Namet v. United States

RESPONDENT: United States
LOCATION: Formerly S. H. Kress and Co.

DECIDED BY: Warren Court (1962-1965)
LOWER COURT: United States Court of Appeals for the First Circuit

CITATION: 373 US 179 (1963)
ARGUED: Mar 18, 1963
DECIDED: May 13, 1963

Facts of the case


Media for Namet v. United States

Audio Transcription for Oral Argument - March 18, 1963 in Namet v. United States

Earl Warren:

Mr. Fitzgerald.

John H. Fitzgerald:

Mr. Chief Justice and honorable Justices of this Court.

May it please the Court, for a moment I would just like to review the factual situation concerned with this case?

This case involves an infraction of Title 26 of the U.S. Code, which requires any person in the business of accepting wagers to have a federal tax stamp, further to register as a so-called acceptor of such wagers with the local Internal Revenue Bureau.

David Namet was accused of failing to have done this.

The treasury agents for sometime conducted a surveillance of Mr. Namet, during which period they followed him about.

They saw him visiting on a couple of times a week various variety stores, which had a reputation for accepting wagers.

At no time in their entire surveillance, which consumed over a month, did they ever see the defendant, the petitioner here, accept one bet, one wager for himself or anybody else or did they find any -- during that period of surveillance, any kind of evidence upon his person.

The evidence offered by the government's eyewitnesses was to the effect that the surveillance was conducted in the month of March during one of the fabled New England winters of course where an automobile could be used and when it couldn't, the petitioner would go on foot.

This time he wore a three-quarter length coat, which paired with patch pockets.

Witnesses testified to the effect that as he went into the different stores, his pockets were perceptibly filled when he came out while there were perceptibly empty when he went in.

A raid was eventually conducted in the city of Chelsea, Massachusetts to the North of Boston, at which time the Treasury Agents went into the house of Namet.

There they found an envelope containing -- three envelopes containing a total of $700, $75 and $50 and $186 in cash on defendant Namet's peron.

They found miscellaneous items of pieces of paper with numbers on them.

Political cards, pencils, paper, unused pads, three slips in his wallet the size of 3x5 pad containing some numbers there on, none of which was dated in anyway except for three items, two of which were mere information items called half slips; they were dated 1948 and 1949 I believe.

John M. Harlan II:

What's a half slip?

John H. Fitzgerald:

A half slip Your Honor is a card where the better puts in a number to a person engaged in a business of taking wagers.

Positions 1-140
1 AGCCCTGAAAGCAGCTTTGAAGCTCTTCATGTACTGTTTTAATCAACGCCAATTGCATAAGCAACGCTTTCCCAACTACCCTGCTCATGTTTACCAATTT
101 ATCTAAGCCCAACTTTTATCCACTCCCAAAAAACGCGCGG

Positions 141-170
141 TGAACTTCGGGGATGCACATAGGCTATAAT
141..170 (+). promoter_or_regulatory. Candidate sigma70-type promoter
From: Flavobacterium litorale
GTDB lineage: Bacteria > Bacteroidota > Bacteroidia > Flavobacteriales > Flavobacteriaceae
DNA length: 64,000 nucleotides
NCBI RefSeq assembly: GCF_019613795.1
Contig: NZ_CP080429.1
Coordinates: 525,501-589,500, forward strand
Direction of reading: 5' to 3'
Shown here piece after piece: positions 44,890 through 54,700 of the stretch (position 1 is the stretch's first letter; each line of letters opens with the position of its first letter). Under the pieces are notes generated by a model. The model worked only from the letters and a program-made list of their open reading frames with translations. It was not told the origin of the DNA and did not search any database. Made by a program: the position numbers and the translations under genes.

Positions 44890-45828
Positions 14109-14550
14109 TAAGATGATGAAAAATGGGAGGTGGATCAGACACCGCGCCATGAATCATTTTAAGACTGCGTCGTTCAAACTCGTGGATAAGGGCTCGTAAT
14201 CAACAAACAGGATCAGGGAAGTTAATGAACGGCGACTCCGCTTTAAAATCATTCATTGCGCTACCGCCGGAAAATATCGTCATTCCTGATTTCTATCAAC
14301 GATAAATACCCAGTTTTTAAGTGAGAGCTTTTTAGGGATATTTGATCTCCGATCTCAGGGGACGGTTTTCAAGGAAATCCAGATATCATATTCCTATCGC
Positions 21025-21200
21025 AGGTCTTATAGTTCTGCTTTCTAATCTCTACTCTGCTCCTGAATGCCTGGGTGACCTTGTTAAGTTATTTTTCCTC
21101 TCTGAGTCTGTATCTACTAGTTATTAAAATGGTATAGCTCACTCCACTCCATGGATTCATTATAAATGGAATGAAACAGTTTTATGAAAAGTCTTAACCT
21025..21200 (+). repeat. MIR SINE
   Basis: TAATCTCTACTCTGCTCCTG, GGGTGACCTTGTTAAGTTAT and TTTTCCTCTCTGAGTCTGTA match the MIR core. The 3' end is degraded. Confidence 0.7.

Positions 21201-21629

Should numbers they play come up so frequently, they are only paid half of the odds, which another number would pay the full extent of the odds.

These are merely for information purposes and I suppose they found as has been testified by experts in these various cases and through the course of the year or so as the numbers come out repeatedly in the newspapers, they are taken from newspapers by the way, should numbers repeat themselves with such a frequency, that it's unfair to the so-called man who accepts a wager to have him pay the full amount of the bet, so therefore he only pays half, they are just information.

John M. Harlan II:


John H. Fitzgerald:

Something to that effect Your Honor.

But these are not for sale, they are given away and there was some other -- and there was one other envelope in the defendant Namet's house, which had a date February with no specific day Your Honor but 1949.

About this evidence which was taken in his house, his son appeared and testified on behalf of his father and parenthetically and coincidentally his son happens to be a practicing lawyer in Massachusetts, Office of the Court.

He testified to the effect of this material, this pile of pencils and papers have been around the house for years to his knowledge.

The money and the envelopes was the proceeds of an insurance policy left over after they had buried his mother with -- recently before this so-called raid.

At the trial, it was during the same raid in another part of the city, same agents picked up a husband and a wife Irving and Annette Kahn.

Present Counsel appeared for all three.

For reasons best known to Counsel, he suggested that the Kahns change their plea of guilty to not guilty, which they did.

While changing their plea to guilty and at the same time, the Namet trial was to proceed on a not guilty basis for a jury.

The United States Attorney had the United States Marshall present serve the two Kahns with a summons.